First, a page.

Few of us pay attention to how we get around in our home until for one reason or another it gets harder to navigate that home. I personally had not given much thought to the fact that my master bedroom was on the second floor until I had knee surgery and found that it was difficult climbing those 13 steps. Luckily for me that inconvenience was temporary and I worked around it with the help of my wife.
Baby boomers like myself are beginning to realize that we are not immortal or immune to the effects of time. Sooner or later we will need to make our living spaces accessible or we will require constant assistance .
As architects, we work with these issues every day. From designing a new home which is fully accessible to a library addition on the first floor which can be converted to a master suite or guest suite by closing a pocket door at the end of the hall. Built in accessibility can be so subtle it is almost unnoticeable unless you are looking for it. Wider doors, spacious bathrooms, grade level entries and curbless showers are a few of the easy features to include in a home where you plan to spend a lifetime.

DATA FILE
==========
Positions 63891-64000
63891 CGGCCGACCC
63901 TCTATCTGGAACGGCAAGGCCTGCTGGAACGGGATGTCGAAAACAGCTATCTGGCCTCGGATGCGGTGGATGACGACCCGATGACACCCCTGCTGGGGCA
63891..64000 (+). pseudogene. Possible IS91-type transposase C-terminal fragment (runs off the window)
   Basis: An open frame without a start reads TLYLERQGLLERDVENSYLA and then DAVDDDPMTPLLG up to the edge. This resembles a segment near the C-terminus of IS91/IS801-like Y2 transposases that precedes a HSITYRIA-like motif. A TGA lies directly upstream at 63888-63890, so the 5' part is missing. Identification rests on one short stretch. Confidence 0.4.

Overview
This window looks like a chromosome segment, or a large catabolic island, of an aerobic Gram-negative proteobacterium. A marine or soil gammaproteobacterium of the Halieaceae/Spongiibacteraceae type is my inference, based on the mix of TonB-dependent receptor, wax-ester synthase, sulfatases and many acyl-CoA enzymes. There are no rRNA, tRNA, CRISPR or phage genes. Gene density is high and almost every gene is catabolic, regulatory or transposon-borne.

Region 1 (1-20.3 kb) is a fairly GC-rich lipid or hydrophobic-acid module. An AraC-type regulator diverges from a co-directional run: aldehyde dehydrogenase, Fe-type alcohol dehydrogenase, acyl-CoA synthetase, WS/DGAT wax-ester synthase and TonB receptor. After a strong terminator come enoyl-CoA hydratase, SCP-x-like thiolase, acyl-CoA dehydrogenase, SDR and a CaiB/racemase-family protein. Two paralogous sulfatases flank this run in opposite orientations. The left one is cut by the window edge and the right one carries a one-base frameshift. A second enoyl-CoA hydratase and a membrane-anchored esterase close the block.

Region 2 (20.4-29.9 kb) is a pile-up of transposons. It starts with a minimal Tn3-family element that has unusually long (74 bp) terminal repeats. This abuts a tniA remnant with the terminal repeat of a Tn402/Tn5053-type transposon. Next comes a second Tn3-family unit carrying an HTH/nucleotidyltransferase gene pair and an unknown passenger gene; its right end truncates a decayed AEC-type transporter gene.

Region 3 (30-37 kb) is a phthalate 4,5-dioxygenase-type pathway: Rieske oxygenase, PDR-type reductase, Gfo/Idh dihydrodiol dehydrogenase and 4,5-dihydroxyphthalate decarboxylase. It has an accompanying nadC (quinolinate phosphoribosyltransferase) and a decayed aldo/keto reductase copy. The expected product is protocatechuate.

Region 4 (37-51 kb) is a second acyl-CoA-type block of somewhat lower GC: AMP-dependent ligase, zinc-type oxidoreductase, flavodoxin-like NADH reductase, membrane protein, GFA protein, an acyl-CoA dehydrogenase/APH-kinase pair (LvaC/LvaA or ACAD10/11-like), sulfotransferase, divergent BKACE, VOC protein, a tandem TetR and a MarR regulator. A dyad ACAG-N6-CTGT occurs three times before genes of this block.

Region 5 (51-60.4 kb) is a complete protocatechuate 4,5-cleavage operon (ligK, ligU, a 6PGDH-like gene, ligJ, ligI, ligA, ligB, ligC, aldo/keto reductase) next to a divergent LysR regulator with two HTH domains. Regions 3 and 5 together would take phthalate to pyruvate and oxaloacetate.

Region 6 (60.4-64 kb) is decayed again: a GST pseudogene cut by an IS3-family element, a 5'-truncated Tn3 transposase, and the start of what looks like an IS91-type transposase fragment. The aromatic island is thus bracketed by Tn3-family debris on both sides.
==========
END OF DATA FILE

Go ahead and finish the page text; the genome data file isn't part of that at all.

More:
We designed a home for an 89 year old client and his partner who were both avid gardeners and loved to cook. Although the 89 year old was in a wheelchair, he still wanted to get into and out of his house on his own as well be able to prepare meals and tend to his beautiful flower garden. He also did not want his home to scream handicapped accessible. We listened and designed the first floor of his home so he could work and move around without help. He could easily come and go while tending his garden or help cook a fine meal. He decided the second floor could be for guests.
Options have improved for making a home accessible from pre-made adjustable countertops to less expensive residential elevators, baby boomers have once again changed the way we look at living our lives at home.
Photos by Rob Karosis